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 Diversity — The Real Thing 

September 16, 2004 
I recently got an e-mail message that really shocked and sickened me. It was so ugly that I won’t even quote it.Read Joe's columns the day he writes them.

It was about race. Evidently the writer assumed that because I write critically about certain sacred cows of “diversity,” I must share his rabid hatred for other groups.

I do take racial, ethnic, and cultural differences seriously. I believe all men are created in God’s image, but there is much more to be said about them when they form groups. It’s fine to celebrate “diversity,” but group differences also lead to hatred and war. No point in evading that fact with sentimental slogans.

At the same time, most of us sympathize with the wistful cry, “Can’t we all just get along?” There is a sense in which it’s true, as the cliché has it, that “the things that unite us are more important than the things that divide us.” But the things that divide us, if ultimately less important, are often more urgent, and it’s best to face them frankly.

Indiscriminate hatred is often called bigotry, but that’s only one kind of bigotry. I know people who are bigoted about Shakespeare, in the sense that they refuse to listen to evidence against their views. A closed mind knows no bounds. It can apply itself to any subject under the sun.

Racial bigotry is now the most disreputable kind, and usually we are warned about its potential danger to its targets. But there is a sense in which the racial bigot is his own victim. I felt like replying to my correspondent, “Have you stopped to think what you’re doing to your own mind and heart? What kind of man have you turned yourself into? Is that what you really want to be?”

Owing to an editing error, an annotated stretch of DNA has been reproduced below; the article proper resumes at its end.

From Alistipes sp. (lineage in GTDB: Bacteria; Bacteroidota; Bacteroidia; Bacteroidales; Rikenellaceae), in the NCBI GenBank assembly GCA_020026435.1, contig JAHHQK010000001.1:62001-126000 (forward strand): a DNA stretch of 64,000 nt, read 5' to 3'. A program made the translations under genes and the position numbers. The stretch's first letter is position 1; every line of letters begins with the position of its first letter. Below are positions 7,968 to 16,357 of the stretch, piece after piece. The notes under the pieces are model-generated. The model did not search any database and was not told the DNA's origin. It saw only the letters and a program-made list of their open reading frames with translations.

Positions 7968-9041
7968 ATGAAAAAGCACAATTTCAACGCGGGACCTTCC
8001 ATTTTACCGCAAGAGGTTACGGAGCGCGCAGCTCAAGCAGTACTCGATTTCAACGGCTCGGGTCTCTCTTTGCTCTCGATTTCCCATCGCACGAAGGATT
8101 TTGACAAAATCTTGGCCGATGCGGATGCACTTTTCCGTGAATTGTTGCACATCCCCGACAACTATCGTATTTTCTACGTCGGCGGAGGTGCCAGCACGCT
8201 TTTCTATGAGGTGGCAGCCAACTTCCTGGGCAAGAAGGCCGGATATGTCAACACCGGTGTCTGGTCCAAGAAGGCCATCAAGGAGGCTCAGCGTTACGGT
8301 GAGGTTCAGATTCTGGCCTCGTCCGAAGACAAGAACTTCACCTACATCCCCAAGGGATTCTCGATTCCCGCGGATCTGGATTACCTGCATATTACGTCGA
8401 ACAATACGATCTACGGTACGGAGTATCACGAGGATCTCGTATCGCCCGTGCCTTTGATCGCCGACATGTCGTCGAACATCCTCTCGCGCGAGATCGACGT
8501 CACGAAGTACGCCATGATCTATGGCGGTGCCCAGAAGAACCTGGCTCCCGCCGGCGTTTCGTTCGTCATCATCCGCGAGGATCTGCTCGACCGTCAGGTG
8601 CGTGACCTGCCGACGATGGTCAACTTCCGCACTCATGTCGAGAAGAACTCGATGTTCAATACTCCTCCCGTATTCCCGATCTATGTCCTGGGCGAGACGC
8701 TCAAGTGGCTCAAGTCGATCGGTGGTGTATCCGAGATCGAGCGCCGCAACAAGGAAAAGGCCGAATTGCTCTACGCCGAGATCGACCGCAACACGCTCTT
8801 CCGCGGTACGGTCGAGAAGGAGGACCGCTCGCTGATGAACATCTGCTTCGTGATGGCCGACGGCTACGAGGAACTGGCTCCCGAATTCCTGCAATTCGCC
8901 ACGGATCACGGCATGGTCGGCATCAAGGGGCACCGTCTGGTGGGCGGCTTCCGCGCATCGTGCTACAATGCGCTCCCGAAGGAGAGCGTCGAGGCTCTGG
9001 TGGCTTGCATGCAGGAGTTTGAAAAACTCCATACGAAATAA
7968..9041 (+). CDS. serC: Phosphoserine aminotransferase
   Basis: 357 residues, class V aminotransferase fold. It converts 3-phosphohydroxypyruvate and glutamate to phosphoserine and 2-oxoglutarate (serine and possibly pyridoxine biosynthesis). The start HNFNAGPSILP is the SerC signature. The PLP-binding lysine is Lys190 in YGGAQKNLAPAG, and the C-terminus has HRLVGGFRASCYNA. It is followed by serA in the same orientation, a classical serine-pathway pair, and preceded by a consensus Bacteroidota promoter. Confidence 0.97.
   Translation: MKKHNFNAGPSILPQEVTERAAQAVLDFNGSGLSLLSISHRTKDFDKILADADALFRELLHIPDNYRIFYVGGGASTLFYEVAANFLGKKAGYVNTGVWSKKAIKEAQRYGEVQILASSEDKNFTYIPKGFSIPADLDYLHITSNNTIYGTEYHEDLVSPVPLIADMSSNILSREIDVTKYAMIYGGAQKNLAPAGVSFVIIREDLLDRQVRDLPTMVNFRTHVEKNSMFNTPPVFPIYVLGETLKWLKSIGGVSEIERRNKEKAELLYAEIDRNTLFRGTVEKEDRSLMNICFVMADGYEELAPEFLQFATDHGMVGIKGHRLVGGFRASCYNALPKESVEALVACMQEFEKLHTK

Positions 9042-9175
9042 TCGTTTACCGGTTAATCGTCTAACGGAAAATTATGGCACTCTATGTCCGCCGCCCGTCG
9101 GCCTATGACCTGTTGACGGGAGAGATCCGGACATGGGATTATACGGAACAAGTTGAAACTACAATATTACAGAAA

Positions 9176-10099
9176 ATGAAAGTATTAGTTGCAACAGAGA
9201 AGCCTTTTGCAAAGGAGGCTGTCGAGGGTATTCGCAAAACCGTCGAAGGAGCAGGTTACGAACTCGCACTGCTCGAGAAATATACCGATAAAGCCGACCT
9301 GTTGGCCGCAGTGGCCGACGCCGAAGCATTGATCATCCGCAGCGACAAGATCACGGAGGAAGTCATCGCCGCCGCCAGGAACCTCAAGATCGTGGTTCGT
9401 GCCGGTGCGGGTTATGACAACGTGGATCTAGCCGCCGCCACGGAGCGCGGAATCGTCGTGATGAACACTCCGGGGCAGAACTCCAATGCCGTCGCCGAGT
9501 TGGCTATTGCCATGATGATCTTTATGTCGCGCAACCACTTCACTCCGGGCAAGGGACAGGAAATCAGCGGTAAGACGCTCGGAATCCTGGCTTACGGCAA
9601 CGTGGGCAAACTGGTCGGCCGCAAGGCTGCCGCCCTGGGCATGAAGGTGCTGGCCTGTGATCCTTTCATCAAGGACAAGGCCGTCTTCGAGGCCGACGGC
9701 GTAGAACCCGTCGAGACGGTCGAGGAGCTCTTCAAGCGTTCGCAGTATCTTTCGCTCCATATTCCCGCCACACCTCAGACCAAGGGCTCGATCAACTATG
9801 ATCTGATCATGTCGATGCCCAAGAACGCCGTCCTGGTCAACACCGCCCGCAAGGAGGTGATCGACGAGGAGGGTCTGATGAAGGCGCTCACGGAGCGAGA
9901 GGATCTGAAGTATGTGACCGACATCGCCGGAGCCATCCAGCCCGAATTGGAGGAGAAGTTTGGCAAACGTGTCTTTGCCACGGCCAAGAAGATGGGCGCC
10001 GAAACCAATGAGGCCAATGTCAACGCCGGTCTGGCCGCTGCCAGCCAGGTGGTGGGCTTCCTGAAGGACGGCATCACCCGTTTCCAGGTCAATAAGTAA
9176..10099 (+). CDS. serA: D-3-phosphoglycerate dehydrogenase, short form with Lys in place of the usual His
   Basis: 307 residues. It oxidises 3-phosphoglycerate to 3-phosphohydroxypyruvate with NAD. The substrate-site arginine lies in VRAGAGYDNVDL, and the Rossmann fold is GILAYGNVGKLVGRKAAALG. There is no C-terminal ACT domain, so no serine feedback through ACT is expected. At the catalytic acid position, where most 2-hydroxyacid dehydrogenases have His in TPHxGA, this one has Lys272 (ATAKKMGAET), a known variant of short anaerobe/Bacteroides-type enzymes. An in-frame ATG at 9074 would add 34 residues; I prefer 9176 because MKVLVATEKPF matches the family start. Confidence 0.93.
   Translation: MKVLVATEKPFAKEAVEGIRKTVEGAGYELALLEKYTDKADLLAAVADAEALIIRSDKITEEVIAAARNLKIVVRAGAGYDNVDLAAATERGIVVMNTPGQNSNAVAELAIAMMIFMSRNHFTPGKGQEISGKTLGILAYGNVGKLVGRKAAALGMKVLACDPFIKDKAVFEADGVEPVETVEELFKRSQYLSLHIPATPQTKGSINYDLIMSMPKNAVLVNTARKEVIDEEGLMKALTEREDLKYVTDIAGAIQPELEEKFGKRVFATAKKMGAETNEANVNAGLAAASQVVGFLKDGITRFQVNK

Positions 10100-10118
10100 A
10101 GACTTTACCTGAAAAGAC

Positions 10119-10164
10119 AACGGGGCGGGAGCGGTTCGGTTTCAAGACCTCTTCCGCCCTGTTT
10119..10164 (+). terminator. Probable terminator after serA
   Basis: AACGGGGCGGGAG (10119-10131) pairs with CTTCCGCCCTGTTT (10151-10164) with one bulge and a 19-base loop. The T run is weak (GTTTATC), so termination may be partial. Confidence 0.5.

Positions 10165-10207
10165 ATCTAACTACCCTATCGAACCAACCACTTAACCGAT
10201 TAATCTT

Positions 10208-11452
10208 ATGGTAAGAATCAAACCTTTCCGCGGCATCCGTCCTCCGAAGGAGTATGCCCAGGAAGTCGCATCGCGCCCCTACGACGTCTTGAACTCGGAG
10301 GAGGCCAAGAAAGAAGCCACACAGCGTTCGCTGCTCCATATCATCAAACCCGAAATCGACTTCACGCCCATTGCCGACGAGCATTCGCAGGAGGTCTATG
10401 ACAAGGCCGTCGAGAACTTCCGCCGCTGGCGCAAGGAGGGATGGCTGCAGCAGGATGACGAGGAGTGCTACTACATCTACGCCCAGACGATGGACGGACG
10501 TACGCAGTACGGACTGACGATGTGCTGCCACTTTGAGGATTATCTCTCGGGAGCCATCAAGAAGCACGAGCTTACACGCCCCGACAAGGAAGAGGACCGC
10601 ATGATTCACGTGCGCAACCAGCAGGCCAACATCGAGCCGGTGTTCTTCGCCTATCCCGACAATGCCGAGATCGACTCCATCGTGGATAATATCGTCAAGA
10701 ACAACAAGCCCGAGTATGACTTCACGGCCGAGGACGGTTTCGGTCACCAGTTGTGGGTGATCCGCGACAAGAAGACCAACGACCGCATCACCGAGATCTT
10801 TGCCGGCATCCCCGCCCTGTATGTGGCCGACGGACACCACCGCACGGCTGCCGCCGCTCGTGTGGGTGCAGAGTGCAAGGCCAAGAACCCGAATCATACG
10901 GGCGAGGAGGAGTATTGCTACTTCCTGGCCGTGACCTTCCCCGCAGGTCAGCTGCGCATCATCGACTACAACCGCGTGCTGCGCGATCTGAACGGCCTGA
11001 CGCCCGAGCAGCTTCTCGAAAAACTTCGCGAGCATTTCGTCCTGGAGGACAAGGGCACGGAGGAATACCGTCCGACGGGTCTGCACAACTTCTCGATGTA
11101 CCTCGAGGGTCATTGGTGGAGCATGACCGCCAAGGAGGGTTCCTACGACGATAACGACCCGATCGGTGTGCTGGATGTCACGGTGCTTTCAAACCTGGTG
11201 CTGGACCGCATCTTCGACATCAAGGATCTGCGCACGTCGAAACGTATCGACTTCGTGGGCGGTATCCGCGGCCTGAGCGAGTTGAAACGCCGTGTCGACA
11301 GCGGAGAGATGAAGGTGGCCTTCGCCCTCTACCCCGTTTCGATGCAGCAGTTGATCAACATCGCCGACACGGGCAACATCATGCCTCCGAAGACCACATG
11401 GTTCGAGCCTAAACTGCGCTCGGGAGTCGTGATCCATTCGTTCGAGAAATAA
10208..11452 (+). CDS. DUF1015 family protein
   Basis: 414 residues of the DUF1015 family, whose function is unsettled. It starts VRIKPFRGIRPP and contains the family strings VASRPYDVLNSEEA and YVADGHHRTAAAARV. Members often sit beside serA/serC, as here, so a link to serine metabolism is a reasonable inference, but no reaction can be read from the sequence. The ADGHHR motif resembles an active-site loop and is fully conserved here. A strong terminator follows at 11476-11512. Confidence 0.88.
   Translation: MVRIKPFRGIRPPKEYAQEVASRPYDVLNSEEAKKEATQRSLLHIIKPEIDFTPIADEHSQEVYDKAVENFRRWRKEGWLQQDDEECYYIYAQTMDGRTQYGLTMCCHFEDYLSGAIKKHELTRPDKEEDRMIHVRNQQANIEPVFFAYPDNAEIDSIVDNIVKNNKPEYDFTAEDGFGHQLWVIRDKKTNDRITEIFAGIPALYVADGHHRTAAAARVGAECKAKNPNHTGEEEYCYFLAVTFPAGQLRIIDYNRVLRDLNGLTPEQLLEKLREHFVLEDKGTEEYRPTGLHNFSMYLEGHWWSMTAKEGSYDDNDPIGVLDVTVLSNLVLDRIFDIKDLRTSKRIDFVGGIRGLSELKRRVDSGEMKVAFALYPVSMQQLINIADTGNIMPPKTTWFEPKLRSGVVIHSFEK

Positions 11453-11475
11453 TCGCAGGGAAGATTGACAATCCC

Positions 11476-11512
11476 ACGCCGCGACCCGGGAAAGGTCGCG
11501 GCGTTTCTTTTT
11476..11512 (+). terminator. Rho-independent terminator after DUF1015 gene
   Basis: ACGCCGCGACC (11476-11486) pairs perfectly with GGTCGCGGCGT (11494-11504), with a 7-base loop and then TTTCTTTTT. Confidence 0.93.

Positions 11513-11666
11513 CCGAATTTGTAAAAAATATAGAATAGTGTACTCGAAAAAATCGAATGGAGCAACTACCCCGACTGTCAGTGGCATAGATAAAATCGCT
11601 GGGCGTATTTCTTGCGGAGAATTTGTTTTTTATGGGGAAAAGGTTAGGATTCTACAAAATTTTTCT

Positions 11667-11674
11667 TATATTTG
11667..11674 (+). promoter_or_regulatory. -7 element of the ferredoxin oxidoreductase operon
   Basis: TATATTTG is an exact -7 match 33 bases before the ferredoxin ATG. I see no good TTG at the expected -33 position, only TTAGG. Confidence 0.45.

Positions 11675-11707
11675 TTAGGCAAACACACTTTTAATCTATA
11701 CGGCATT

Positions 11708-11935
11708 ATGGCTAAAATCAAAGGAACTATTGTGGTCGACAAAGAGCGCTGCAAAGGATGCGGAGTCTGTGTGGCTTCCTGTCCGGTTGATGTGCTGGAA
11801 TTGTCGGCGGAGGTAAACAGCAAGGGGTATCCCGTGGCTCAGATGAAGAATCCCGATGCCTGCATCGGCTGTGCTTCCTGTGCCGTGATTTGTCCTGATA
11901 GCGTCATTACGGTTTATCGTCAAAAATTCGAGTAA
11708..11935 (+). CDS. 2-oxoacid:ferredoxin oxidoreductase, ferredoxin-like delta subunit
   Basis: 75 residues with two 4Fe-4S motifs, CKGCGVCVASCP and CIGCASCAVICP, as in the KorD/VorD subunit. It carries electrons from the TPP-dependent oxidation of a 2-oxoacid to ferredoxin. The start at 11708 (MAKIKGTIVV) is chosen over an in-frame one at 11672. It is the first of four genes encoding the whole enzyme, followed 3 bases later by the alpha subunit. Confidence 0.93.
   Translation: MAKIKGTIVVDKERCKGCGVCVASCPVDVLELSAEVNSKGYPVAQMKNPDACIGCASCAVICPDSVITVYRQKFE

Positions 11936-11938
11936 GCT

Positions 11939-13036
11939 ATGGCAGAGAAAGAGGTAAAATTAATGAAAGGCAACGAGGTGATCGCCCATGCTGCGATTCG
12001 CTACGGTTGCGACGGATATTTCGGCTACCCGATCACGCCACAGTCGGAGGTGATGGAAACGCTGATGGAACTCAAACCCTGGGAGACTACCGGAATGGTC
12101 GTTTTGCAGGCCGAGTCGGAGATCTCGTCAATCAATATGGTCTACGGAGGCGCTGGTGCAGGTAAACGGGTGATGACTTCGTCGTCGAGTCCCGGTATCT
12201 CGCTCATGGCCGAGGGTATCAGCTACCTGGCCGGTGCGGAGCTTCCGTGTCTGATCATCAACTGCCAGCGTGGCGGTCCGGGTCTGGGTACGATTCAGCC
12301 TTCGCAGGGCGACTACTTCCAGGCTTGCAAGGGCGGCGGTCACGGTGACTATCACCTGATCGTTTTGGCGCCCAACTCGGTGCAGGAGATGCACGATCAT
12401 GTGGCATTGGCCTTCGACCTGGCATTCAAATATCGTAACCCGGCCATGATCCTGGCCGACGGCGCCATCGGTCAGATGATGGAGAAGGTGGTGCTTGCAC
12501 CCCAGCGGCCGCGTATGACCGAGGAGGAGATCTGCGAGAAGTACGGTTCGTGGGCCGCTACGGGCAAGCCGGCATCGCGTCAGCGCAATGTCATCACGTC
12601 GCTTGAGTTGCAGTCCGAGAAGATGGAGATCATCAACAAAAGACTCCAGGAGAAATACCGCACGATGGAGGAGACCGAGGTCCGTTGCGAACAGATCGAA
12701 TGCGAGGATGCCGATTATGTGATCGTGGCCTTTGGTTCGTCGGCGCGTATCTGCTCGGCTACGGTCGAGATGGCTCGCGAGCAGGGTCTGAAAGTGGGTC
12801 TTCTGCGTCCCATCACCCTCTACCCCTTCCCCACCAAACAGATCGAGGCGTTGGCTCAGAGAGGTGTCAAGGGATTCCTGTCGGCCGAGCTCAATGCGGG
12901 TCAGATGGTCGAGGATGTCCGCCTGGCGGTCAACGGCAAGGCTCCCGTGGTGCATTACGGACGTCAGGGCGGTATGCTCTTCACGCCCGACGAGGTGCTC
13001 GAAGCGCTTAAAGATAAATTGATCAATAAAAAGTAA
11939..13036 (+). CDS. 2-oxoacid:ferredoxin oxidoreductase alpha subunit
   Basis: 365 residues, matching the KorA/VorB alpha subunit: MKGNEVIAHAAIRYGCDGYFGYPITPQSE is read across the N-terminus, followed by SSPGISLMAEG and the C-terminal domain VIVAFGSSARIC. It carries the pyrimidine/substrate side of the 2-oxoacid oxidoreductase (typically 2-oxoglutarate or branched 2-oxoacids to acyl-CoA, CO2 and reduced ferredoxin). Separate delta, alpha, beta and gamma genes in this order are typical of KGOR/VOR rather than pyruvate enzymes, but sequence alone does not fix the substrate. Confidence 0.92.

[Breaker quote: The penalty of bigotry]I’m proud to be a white man, a son of Christian Europe, to which I owe so much. I hate the fashionable derogation of white people. At the same time, that’s no reason to react by derogating everyone else, any more than loving and defending your family is a reason for disparaging other families.

Europe has produced a very great civilization, of which America is a part. But there are other civilizations that should command our respect too, and even uncivilized people — we’re no longer supposed to call them savages — have their dignity. And of course our own civilization often fails to live up to its own standards, sometimes outdoing savages in savagery.

All that aside, the racial bigot denies himself the possibility of friendship, enjoyment, appreciation, and countless other pleasures in the people he hates. If he takes his hostility far enough, he becomes willfully blind to their virtues and ungrateful for what they may have to offer him; he crabbily focuses on their faults and shortcomings, as if these were the only things worth noticing about them. And of course he’ll be tempted to violate their most basic rights.

This may sound like sentimental twaddle, but I don’t think so. I think it’s simple realism. I owe too much to too many people to write off any group as a whole. I understand that racial stereotypes usually have a good measure of truth, but the variations within every group are so great that whenever possible we should — to use another cliché — treat individuals as they come.

Tragically, this isn’t always possible. Sometimes a generalization is all we have to go on. And we often encounter the type who, as we used to say, “gives the whole group a bad name.” I could tell you some stories. At times I’ve been embittered by those walking stereotypes. But I’ve also been confounded and even ashamed when people I was biased against behaved with a grace I hadn’t expected, acting in response to the better angels of our nature.

Angels. Yes, cynicism can be as naive as optimism, so I’ve learned from experience to, as I like to put it, “look for the angels” — the people who, given a chance, will react to a kind gesture with their own kindness. The more you try to act like an angel, the more of these angels you’ll meet. The bigot is always looking for devils. And, with a sour pleasure, he’ll find them.

Joseph Sobran

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